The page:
Spinach Frittata

We’ve been so busy lately that there hasn’t been a lot of cooking going on. But thanks to our CSAs and the active farmer’s market, the bounty has certainly been flowing in. Tonight we took a breath and cooked some of those greens in our fridge. What’s the answer when you’re looking for a quick, healthy dinner? Frittata, of course.

How many variations of eggs and veggies for dinner must there be? (We’ve already posted a few recipes here and here.) This version is light and airy, due to the ricotta. Greens can be mixed and matched, of course. I’m adding pea shoots to everything lately. In this dish, they really give you something to chew.

6 eggsin the oven
1 garlic scape, cut into small pieces
3 handfuls of spinach
1 handful of pea vines, chopped roughly
1/2 cup of ricotta
1/2 cup of milk
a few leaves each of mint and oregano
olive oil, salt, pepper

  1. Separate the eggs – yolks in one bowl, whites in a second bowl.
  2. In the bowl with the yolks, add ricotta, milk, herbs, salt, and pepper.
  3. Whisk egg whites vigorously (or gratuitously use your mixer – it is, after all, a quick and lazy dinner). You want them to be light and foamy.
  4. Fold the egg white mixture into the yoke mixture. Turn over gently until they are completely incorporated.
  5. Add about a tablespoon of olive oil to a heat proof (cast iron) skillet set over medium heat. Cook the greens for about 3 minutes, just until wilted down.
  6. Stir in the egg mixture.
  7. Bake at 35oF for 12-15 minutes.

Notes:

  • This recipe was adapted from one of my favorite quick meals,  puffy corn omelet.
  • I was completely lazy and didn’t even chop anything.  Scapes always seem to fly everywhere when I chop them with a knife, so I just use kitchen scissors to snip them down to the size I want. While I had the scissors, I cut the pea vines and the herbs right over the bowl or skillet. Easy!
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Whey, Too Good to Waste

Ricotta is a staple in my kitchen. I use it for ravioli and tortellini filling. I add it to frittatas, quiches, and savory pifresh-ricottaes. Last week, I included it in my pierogie filling. I even make dessert out of it.  Now that I’m in the habit of making my own ricotta, I feel like I’ve got the world at my fingertips – a light, fluffy, cheesy world. When you make all this cheese, you also wind up with a whole lot of whey. What to do?

Now, people will tell you that it’s a refreshing and healthy drink. I haven’t gotten that brave yet, but when I went on a calzone making binge and found myself with over 7 quarts  of whey, I had to think creatively to find other uses. If you find yourself in a similar predicament, with way too much whey, here are a few ideas to help you out.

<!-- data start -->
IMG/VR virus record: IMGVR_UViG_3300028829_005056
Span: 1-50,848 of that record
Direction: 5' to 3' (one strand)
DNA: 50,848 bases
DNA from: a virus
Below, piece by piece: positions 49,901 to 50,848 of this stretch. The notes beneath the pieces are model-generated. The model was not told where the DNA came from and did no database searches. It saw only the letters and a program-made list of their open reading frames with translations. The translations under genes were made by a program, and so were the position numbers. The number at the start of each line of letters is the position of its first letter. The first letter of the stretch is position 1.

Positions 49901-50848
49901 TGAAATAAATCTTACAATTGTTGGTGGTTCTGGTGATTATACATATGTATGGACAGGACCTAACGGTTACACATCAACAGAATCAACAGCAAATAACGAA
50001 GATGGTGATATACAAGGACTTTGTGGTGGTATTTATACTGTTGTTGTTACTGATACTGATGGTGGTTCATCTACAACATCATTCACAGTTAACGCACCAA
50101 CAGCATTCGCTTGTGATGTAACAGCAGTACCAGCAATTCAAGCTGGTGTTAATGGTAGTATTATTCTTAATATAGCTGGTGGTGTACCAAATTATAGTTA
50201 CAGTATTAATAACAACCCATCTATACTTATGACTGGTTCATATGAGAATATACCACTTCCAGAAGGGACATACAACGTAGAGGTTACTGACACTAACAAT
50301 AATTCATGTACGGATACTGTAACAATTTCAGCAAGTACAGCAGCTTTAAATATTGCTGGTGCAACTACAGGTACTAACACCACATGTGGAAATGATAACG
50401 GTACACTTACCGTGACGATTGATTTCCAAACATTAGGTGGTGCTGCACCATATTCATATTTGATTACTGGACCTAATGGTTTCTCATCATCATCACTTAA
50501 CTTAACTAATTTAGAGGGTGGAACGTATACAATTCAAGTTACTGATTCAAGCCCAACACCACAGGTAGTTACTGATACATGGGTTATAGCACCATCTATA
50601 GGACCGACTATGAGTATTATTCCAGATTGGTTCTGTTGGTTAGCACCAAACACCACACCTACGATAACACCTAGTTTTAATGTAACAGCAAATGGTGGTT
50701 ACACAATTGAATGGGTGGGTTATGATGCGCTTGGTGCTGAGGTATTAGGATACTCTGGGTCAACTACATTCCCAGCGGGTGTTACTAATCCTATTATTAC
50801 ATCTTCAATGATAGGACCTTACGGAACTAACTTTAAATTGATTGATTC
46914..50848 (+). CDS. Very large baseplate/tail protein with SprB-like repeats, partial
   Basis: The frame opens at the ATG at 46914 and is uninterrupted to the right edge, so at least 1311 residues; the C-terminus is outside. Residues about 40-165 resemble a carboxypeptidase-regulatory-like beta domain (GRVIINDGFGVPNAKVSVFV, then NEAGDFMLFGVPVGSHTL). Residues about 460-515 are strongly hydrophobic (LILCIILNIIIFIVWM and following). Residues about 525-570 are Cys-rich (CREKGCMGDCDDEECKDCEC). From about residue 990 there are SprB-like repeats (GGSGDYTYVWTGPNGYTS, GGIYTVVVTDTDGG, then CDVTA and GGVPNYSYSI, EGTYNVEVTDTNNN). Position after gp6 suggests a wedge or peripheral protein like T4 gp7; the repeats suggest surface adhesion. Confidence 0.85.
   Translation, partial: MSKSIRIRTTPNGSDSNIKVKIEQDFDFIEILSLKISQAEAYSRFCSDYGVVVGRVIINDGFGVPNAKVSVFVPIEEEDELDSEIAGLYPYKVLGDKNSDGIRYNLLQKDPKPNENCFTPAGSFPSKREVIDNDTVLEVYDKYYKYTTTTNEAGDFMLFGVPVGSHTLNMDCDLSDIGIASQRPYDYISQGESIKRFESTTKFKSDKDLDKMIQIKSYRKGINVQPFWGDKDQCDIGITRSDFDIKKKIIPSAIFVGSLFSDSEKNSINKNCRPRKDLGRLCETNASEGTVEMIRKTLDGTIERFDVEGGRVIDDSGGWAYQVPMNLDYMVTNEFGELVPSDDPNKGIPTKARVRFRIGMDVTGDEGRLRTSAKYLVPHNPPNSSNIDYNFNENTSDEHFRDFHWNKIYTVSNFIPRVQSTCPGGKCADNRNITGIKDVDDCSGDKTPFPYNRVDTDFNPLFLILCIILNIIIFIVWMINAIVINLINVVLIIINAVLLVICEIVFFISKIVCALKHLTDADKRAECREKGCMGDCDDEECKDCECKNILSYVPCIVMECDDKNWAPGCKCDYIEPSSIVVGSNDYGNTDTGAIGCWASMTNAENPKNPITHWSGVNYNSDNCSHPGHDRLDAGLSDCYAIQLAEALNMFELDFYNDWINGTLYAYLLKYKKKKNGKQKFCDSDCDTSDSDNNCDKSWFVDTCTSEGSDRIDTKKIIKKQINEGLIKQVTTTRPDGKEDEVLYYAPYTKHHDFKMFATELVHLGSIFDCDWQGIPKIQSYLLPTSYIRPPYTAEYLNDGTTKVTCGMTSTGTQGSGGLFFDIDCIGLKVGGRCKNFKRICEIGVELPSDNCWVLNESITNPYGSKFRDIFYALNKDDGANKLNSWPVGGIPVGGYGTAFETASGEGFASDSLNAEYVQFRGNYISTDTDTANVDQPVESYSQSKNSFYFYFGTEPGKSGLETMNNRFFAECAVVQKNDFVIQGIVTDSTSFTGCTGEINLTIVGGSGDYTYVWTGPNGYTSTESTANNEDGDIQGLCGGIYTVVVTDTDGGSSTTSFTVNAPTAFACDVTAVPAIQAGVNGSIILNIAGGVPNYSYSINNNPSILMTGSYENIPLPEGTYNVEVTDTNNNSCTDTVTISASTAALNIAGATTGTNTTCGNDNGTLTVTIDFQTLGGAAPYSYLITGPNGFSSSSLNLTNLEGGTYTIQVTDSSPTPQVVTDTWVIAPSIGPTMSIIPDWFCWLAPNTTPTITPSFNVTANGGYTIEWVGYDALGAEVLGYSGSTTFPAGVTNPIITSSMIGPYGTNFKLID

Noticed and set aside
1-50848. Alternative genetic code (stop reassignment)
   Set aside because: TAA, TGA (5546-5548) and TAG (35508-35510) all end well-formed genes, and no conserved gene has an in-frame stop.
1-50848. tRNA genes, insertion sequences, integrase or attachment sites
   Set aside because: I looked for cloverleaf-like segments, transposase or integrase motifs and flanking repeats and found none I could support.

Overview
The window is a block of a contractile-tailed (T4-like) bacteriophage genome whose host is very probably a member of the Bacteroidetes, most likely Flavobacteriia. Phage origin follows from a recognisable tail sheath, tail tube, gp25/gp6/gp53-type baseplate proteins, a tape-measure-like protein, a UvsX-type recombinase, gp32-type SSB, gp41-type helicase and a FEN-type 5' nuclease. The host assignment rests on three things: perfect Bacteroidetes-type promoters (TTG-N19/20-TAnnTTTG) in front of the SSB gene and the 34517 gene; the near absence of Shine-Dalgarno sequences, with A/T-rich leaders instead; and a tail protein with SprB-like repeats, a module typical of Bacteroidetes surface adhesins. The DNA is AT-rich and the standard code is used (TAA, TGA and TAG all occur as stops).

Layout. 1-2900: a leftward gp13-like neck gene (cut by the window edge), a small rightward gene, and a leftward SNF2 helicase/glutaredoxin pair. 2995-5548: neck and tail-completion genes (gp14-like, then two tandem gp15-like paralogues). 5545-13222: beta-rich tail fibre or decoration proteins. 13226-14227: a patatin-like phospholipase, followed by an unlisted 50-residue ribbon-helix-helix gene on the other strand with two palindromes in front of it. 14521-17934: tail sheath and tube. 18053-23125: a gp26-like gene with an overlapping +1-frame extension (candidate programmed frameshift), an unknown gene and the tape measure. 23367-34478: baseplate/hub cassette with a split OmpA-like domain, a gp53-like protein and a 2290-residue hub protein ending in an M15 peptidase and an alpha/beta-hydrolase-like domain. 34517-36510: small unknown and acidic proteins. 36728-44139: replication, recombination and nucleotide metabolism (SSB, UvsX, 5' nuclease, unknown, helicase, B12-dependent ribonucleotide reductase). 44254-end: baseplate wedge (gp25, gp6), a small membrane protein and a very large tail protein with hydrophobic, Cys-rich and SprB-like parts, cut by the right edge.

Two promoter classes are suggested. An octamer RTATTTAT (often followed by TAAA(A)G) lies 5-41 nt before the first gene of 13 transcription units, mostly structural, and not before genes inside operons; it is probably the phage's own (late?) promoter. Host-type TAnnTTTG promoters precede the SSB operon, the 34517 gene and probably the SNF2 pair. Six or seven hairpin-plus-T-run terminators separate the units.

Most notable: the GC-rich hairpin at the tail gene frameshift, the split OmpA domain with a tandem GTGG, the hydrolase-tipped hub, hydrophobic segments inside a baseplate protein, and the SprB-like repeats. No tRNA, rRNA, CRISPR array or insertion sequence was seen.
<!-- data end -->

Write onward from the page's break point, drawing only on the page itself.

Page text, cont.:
• Make whey pancakes. The batter, when I made it with AP flour, was a little runnier than my steadfast pancake recipe, but the pancakes were very tasty and worth wiping the drips off the counter.  For a really smug pancake, I’ll try this recipe next with whole wheat flour.
  • Pawn some off on a friend and give her the recipe for Italian white bread.
  • Use it as a base for soups. I’ve substituted up to 50% whey for stock, depending on the soup. I’ve used it successfully  in minestrone, chicken noodle, potato leek, and others.
  • Feed it to some friendly chickens. It’s good for them. (I don’t exactly remember why. I’m the baker, not the chicken farmer. I do it to make the chickens like me better, so they’ll be kinder when I come to visit.)
  • Add it to your pasta sauce. We liked it in pesto.

Spinach and Cheese Ravioli

These ravioli don’t have a strong spinach flavor, but the texture of the dough is nice and hearty.  They freeze well for a quick and healthy meal on a busy night. Ravioli are not hard to make, but I would recommend having a two-person team: one to roll and one to fill and shape.

Ravioli, ready for freezingDough:
8.5 ounces flour (about 2 cups)
6 cups fresh spinach
3 eggs
1 tbls. olive oil
1/2 tsp. salt

Making the dough-

1. Prepare the spinach. Saute with just about 1 tbls. of water in pan for a few minutes, until wilted. (If you’ve just washed the spinach, shake a little of the water out and then toss in the pan. The leaves will be wet enough.) Place the spinach on a washcloth (that you don’t mind being stained) and squeeze over the sink. Try to get out as much water as possible.
2. Mix flour and salt ingredients in a bowl.
3. In a food processor, add egg, spinach, and oil. Process until smooth.
4. Make a little well in the flour mixture, pour in spinach mixture and mix with a fork until lumpy. Knead with your fingers until it comes together. Knead one additional minute, adding extra flour, if needed. (How will you know if more flour is needed? Dough should not be wet or tacky.)
5. Allow your dough to rest, covered, for 30 minutes. (Be patient. This step allows the flour to get properly moistened and allows you to work with the dough.)

Filling:
2 cups homemade ricotta
3 gloves garlic, finely diced
about 1/4 cup grated parmesan
about 1/4 cup grated mozzarella
salt and white pepper to taste
optional: add fresh herbs to taste

Prepare the filling: